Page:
11 February 1869
Thomas D’Arcy McGee, the much revered Canadian statesman, nationalist, poet, and orator, died by an assassin’s bullet on 7 April 1868 as he was entering his boarding house on Sparks Street. Immediately, suspicion fell on the Fenian Brotherhood, a secretive group of Irish extremists founded in the United States mid-19th century, but with cells and sympathizers in major Canadian cities, including Montreal, Toronto, and Ottawa. At that time, waves of poor, Irish immigrants were flooding North America each year to escape the potato famine, poverty, and British neglect and misrule in Ireland. Bringing anti-British sentiments with them, most settled in the major U.S. northeastern cities. Between 1866 and 1870, armed groups of Fenians, many battle-hardened from service in the U.S. Army during the American Civil War (1861-65), launched a series of raids into Ontario and Quebec from the United States in an attempt to hold the country hostage and force Britain to free Ireland. In one of the worst of these incursions, some 1,300 Fenian soldiers led by a former U.S. Civil War colonel captured Fort Erie in southern Ontario in June 1866 before being forced to retreat back to the United States.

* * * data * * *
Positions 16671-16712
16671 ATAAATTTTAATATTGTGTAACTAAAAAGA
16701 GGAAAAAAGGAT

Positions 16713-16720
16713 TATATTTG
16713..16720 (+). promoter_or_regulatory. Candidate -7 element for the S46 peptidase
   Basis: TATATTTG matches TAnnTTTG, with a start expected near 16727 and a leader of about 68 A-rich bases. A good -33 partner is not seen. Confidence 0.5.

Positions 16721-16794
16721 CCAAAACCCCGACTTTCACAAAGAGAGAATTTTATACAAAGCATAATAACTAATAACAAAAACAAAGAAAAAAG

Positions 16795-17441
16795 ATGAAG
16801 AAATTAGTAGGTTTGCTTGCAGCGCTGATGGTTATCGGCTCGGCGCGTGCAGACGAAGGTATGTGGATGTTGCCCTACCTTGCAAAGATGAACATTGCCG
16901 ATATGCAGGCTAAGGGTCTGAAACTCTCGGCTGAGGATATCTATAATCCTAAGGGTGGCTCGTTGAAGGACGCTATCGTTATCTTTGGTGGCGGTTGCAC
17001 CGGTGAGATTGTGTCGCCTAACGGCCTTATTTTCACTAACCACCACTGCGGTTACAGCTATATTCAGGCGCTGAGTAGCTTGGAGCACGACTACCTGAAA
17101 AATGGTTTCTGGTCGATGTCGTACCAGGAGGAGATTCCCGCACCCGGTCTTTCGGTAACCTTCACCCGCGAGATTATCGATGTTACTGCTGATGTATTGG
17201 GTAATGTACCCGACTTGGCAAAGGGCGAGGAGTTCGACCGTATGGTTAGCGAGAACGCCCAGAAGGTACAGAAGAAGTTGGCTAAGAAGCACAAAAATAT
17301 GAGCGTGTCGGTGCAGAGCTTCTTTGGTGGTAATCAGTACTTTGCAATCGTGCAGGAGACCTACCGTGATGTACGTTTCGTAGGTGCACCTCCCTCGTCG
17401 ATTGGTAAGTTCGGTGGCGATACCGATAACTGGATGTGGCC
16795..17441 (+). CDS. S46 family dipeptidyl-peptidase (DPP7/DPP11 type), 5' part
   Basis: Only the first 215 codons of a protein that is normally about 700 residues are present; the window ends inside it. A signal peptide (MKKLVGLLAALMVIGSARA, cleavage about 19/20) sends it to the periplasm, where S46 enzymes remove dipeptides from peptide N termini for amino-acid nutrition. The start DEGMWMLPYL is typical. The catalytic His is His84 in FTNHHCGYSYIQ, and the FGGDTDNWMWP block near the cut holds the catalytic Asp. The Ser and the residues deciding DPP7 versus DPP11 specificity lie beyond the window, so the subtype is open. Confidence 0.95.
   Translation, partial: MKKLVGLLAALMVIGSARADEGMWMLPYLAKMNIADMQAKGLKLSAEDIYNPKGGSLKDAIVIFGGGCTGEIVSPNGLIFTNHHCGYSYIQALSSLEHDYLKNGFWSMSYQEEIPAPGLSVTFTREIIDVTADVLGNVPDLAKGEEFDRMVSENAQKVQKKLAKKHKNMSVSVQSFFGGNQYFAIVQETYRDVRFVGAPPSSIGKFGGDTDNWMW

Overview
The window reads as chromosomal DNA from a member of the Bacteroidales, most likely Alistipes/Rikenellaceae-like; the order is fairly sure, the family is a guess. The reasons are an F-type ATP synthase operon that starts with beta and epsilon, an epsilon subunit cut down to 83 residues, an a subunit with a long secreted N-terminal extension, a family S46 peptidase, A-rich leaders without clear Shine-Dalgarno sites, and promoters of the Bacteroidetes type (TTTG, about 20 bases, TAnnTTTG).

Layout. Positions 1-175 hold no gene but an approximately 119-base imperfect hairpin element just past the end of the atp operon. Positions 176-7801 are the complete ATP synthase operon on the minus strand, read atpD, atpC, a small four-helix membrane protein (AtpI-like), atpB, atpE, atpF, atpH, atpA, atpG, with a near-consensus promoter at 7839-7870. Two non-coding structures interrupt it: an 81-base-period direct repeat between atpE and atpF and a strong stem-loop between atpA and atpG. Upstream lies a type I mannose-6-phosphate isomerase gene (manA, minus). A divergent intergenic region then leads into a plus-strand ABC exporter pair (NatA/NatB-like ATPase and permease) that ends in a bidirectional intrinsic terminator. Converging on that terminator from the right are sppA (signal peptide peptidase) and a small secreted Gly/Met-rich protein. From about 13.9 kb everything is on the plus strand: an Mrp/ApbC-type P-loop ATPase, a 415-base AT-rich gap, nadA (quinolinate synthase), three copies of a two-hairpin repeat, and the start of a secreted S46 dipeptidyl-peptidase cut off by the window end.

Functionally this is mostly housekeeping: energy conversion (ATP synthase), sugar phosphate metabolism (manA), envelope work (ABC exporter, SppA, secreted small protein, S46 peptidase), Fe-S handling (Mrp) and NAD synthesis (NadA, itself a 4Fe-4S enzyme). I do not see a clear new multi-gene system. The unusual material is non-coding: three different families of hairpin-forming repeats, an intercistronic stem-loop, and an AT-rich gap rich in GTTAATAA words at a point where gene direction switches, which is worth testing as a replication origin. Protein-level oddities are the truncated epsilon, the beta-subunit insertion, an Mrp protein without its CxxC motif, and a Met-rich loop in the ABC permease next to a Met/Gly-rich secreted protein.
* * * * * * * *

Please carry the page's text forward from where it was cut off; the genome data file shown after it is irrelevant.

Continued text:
McGee, an Irish radical himself during his younger days, had provoked the wrath of Irish extremists when he became their most outspoken critic. Being a senior member of the Canadian government, McGee was seen as a traitor to the Irish cause, a sell-out to British interests. What probably hurt the most was that McGee ridiculed the Fenians, calling them deluded and foolish. He also poked holes in Irish nationalist shibboleths, arguing that Canada under the British Crown was a far better place for Irish immigrants to settle than republican United States. Instead of discrimination and exploitation, Irish Catholics would find acceptance and equality. In Canada, Irish settlers were becoming prosperous landowners, and were well represented in the professions and business.